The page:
Classification of High Dimensional Signals with Small Training Sample Size with Applications towards Microwave Based Detection Systems
Licentiate thesis, 2013
Classification techniques attempt to resolve the problem of categorizing data into two or more classes. The data distribution is therefore the most critical fact to be aware of. Unfortunately, specifications of data generators are not available in real life and a probabilistic density parameterisation is not always applicable, especially for the situation of High Dimensional data with Low (training) Sample Size (HDLSS). This raises the importance of developing data driven techniques, where the data model is assumed according to partially accessible prior knowledge or cross-validation. There are various popular data assumptions, such as centroid-based models, linear subspace models, manifold data structures, etc, and one should take into consideration the model accuracy, computational complexity, generalization ability, and be aware of possibilities of overfitting. When the dimensionality of the data is much higher than the training sample size, all issues appear as its nature and there is no easy way to find a good trade-off.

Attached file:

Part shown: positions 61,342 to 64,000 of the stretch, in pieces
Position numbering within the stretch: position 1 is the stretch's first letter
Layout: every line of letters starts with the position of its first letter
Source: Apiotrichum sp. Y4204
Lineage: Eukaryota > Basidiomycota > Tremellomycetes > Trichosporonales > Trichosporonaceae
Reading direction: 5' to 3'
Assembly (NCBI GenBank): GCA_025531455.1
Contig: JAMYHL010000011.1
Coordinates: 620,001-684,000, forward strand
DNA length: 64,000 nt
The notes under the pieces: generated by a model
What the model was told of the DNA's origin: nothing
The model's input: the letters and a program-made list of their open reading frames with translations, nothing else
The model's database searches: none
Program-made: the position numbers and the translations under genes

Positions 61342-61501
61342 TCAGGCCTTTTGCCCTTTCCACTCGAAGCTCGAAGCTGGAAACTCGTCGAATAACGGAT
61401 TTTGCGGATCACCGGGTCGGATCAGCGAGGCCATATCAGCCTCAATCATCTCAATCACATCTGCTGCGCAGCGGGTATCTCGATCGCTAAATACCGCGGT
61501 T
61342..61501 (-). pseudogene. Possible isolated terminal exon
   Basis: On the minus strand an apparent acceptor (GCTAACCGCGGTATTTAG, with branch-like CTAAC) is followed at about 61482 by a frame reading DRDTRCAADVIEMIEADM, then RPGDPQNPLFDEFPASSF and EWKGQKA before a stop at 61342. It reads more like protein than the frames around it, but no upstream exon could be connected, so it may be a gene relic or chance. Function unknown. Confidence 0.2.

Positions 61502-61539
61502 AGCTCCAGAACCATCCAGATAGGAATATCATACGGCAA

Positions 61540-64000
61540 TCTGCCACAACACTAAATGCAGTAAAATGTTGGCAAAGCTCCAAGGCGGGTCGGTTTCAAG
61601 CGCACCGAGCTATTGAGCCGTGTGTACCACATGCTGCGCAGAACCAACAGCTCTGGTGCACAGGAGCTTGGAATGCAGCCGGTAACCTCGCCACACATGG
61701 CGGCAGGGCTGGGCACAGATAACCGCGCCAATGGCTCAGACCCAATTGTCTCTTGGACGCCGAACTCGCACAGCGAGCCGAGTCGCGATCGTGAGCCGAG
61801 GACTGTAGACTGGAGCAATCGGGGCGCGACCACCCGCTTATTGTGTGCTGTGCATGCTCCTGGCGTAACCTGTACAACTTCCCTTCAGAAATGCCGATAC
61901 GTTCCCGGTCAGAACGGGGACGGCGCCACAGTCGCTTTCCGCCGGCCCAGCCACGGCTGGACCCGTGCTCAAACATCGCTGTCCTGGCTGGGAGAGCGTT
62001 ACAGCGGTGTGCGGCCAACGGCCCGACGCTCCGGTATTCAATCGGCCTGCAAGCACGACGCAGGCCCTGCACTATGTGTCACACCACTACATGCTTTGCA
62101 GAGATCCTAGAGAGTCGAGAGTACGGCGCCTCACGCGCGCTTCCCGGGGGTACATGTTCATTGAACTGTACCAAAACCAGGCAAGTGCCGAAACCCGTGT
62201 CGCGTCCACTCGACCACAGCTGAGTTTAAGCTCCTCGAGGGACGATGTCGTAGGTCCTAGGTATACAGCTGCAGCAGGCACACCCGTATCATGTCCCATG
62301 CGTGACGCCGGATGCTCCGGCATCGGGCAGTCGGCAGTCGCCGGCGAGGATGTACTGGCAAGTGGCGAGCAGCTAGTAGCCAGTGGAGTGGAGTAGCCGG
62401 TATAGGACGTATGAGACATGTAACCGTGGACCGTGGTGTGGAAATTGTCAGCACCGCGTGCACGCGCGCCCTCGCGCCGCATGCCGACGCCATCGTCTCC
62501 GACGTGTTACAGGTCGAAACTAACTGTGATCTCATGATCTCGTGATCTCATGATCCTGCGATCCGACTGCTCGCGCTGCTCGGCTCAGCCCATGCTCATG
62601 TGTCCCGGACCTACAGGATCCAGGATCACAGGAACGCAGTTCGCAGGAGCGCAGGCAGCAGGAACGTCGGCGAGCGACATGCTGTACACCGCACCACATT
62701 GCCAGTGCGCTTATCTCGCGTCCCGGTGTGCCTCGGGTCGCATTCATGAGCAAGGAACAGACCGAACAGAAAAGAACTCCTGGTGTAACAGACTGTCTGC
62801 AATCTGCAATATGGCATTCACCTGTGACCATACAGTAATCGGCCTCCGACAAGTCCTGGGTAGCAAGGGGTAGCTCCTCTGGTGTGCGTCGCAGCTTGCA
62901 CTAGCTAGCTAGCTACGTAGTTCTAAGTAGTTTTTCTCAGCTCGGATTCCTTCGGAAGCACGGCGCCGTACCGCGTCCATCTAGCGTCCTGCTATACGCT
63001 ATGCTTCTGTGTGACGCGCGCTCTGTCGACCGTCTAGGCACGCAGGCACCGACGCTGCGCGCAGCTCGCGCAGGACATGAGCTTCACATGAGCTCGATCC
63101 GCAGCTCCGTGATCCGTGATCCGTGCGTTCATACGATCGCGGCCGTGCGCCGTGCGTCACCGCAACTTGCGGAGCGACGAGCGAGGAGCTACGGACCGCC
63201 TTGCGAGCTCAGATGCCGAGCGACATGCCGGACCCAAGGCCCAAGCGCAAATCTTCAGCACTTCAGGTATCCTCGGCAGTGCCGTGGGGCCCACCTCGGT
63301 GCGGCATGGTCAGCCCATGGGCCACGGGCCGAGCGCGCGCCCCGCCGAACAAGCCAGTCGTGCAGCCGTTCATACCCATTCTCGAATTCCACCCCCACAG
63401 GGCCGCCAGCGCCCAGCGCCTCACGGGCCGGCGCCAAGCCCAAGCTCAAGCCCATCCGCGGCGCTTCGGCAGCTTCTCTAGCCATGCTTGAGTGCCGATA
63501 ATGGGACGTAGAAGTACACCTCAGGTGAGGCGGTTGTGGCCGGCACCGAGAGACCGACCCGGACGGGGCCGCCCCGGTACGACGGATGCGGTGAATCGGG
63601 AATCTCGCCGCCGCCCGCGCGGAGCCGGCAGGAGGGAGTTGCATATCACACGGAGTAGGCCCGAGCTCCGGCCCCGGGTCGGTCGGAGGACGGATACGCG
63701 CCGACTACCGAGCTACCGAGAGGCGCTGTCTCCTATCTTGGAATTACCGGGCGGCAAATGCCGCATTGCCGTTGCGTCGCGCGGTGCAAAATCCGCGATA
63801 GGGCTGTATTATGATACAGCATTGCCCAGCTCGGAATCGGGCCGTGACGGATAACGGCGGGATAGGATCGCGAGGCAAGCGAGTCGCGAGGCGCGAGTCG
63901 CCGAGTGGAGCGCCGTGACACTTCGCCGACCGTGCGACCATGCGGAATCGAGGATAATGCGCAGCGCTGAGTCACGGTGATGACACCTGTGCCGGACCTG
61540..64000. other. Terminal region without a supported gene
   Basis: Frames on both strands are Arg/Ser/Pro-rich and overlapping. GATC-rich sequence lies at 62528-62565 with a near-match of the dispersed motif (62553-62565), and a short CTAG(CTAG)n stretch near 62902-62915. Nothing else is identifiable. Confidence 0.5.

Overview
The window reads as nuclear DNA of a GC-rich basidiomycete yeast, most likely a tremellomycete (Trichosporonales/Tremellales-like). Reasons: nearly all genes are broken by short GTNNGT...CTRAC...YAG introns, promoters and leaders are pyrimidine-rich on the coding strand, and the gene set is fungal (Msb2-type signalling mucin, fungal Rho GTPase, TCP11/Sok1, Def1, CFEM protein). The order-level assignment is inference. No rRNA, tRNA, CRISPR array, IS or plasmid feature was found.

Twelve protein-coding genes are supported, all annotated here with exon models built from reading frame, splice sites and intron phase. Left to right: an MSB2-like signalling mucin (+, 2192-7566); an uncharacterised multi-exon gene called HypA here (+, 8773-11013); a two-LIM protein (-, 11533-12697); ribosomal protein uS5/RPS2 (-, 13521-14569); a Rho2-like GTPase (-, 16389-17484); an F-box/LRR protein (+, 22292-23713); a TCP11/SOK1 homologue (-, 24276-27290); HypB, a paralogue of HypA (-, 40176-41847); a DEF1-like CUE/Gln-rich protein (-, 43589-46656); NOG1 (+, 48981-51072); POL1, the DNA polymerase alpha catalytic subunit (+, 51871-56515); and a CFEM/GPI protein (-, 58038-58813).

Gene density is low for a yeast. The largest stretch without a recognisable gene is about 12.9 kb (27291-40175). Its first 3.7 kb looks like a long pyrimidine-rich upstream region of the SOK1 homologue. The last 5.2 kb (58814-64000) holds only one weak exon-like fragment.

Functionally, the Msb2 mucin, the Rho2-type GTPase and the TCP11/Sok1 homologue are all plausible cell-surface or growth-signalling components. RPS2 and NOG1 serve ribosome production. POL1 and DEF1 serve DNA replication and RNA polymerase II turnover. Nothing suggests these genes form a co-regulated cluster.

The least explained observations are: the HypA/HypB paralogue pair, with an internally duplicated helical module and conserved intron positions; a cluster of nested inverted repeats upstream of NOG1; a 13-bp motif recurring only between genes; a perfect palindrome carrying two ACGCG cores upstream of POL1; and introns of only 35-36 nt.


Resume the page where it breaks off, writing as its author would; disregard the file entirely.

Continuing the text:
In this work, we mainly focus on the first two types of data models and develop corresponding classification techniques. The first objective is to automatically learn the data generating model with limited amount of training samples available. With the assumed data model, the second step is to maximize the class separability with respect to the model assumption. The applications studied encompass both simulated and measured microwave signals for stroke type diagnostics and wood quality assessment. The results are analyzed and compared with more classical approaches.